posted by Nick Hornby November 6, 2009 at 1:22 pm Films

Now that ‘An Education’ is out on general release, we have a never-ending queue of people happy to tell us where we have made mistakes with early-60s period detail. My mother-in-law is very anxious about a Pyrex dish in an early scene. (The word ‘Pyrex’ was invented by the glassware company in 1915.) Somebody else was troubled by the appearance of a tea-bag. (If you care, the tea-bag celebrated its one hundredth birthday this year.) A film critic who gave us a five-star review told the producers that the construction “I was so hoping…” was a verbal anachronism, and that ‘so’ plus gerund was imported from Australia in the 1970s . . .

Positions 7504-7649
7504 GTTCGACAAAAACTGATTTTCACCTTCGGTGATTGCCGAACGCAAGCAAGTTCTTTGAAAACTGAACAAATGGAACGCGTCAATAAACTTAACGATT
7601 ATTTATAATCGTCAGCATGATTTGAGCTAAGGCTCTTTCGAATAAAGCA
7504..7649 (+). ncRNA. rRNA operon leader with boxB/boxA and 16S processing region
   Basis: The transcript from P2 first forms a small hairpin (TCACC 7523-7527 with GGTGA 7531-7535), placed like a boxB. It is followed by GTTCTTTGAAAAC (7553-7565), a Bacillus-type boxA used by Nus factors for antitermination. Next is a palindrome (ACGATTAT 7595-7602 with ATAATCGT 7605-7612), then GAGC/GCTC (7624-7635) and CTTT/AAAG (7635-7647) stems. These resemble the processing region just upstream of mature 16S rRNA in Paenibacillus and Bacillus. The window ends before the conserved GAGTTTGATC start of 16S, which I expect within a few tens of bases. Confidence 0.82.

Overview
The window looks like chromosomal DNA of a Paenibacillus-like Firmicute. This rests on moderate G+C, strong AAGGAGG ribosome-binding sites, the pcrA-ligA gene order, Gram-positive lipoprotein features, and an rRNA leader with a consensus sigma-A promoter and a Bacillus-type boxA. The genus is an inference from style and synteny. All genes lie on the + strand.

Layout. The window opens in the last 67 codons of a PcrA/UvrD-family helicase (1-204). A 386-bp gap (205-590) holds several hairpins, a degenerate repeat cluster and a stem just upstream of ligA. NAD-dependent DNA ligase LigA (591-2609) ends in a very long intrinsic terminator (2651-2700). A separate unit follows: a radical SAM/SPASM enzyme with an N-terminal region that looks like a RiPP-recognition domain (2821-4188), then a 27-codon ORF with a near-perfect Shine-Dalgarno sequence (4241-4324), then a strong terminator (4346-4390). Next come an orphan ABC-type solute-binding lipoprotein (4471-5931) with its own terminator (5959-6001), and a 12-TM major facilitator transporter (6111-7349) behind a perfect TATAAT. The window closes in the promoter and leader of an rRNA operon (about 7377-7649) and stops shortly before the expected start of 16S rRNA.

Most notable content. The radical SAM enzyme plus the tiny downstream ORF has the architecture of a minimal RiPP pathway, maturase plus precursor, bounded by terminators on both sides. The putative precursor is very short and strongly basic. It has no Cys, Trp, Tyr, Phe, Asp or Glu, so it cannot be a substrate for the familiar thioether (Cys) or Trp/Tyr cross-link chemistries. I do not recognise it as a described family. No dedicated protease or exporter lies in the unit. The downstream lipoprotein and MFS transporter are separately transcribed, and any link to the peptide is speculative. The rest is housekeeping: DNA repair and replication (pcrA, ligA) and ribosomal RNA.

It’s not just the period you have to get right, clearly. If you have set a film or a book at a time within the last seventy-odd years, then it’s people’s memories of the period you have to respect, too. If they don’t remember tea-bags, then you’ve had it.